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Kenya now free of desert locusts

By Nanjinia Wamuswa | October 25th 2021

Desert locusts in Meru county on February 16, 2021. [David Gichuru, Standard]

The government has confirmed the country is now free from desert locusts.

Prof. Hamadi Boga, Principal Secretary State Department for Crop Development and Agricultural Research says the war on locusts was won with minimal damage to crops, pasture, and even the environment.

He says the most affected were pastoral areas. To completely control the desert locusts which invaded the country twice, in 2019 and 2020, Prof. Boga, says it took collaborative efforts of various partners, especially the Food and Agriculture Organization of the United Nations (FAO).

“The partnership saw to it that we had enough chemicals, equipment, and skilled personnel and developed a collaborative relationship with counties to make sure the menace of desert locusts was controlled,” he says.

Prof Boga was speaking at an event where FAO handed over the Migratory and Invasive Pests and Weeds Management Strategy, 2022-2027 to the government at Kilimo House.

Mrs Carla Mucavi, FAO Representative to Kenya lauded the strategy they had developed saying it will help in combating the migratory and invasive pests such as the desert locusts and others.

“This strategy is an important tool that will really guide how to manage the way we control desert locusts that invaded Kenya two years ago. It builds the capacity needed in order to fight future invasions. And, it is not only for desert locusts because, with climate change, there might be other migratory pests,” she says.

She lauded the government through the Ministry of Agriculture and all other stakeholders who together contributed lessons learned in order to equip the strategy, making it better to fight future invasions.

Carla Mucavi, FAO Representative to Kenya with PS Hamadi Boga at Kilimo House. [Nanjinia Wamuswa, Standard]

At the same time, Mrs Mucavi also handed a truck to the government saying it is a culmination of the good work they have done under the leadership of the government to control desert locusts.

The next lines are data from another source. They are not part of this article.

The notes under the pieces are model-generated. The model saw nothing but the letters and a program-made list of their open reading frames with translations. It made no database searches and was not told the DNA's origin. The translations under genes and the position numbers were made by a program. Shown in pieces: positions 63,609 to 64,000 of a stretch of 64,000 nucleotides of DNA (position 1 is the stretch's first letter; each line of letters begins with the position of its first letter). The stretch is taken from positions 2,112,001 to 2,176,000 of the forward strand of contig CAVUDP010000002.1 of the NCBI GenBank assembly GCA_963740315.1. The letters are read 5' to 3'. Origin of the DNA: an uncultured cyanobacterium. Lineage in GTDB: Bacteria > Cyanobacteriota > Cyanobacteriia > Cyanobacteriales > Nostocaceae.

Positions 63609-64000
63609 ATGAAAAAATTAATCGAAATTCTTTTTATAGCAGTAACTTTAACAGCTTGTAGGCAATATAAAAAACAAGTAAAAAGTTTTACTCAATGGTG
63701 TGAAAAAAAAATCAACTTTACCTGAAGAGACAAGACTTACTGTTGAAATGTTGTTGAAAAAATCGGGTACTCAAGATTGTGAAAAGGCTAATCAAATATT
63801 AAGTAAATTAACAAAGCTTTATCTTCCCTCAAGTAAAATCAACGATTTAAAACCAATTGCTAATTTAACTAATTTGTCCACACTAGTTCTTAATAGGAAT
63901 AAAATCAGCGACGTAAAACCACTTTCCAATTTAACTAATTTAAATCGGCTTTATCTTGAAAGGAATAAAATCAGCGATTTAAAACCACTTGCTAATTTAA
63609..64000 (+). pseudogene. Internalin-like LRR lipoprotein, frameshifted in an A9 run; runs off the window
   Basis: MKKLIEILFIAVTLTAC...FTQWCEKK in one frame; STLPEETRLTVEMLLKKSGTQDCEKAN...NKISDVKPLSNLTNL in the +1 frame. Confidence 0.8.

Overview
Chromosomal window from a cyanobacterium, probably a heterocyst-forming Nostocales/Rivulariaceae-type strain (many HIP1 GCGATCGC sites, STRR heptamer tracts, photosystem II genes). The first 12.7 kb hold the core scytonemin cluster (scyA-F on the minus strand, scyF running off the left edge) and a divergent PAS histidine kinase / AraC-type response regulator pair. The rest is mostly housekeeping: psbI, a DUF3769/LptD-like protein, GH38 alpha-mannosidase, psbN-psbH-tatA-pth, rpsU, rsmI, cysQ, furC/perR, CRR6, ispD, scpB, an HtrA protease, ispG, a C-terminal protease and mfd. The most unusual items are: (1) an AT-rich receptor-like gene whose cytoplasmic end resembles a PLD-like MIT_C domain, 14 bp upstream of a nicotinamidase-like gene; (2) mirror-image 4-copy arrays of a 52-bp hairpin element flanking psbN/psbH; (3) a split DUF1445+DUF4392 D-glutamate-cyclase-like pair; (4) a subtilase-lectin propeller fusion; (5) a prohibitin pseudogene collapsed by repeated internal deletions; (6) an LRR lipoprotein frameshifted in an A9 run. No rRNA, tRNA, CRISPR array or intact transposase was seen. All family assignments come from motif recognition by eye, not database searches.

She explains, “This lorry will enhance the capacity of the Ministry of Agriculture in providing the possibility to deliver equipment and inputs to the communities, which otherwise would be really expensive to hire.”

The truck that costs USD 170,000 (Sh 17million), is designed and equipped to transport particularly pesticides that are sensitive.

Prof Boga appreciated the truck donation, recounting that during the war on desert locusts, they had challenges transporting pesticides in bulk to various fields that were affected.

“There was a lot of pesticides in bulk to be transported to fight desert locusts. Some of the Lorries we had were old and struggled on the way, taking a lot of time to move pesticides and other equipment. So this lorry here is a precious donation and will be given to the division in charge of control of pests to strengthen their capacity for the long term to manage pests and not struggle like before,” he says.

Prof Boga noted they do not expect the return of desert locusts from the neighbouring countries because FAO and World Bank gave them support and built capacity, enough to deal with the issue of desert locusts in their countries.

“The only challenge is that some of these neighbouring countries have natural habitat for these pests, and that is why it is hard to get rid of them completely, but the capacity is there, especially in Ethiopia and Eritrea where these pests are common,” explains Prof Boga.

For those who were affected by the desert locust, the government is working on livelihoods support with the assistance of FAO and World Bank projects.

The government has already started transferring funds to some livelihood programs through the national treasury but there seems to be a legal problem associated with approvals in parliament for the money that goes to counties. So, right now they are looking for ways of handling the matter before resuming with livelihoods support.

Prof Boga cites a challenge in fighting desert locusts at the height of the covid-19, “At the height of lock-downs we really struggled to move chemicals out of Japan. It is important to strengthen local capacity to manufacture some of these inputs so that you are not too dependent on imports.”

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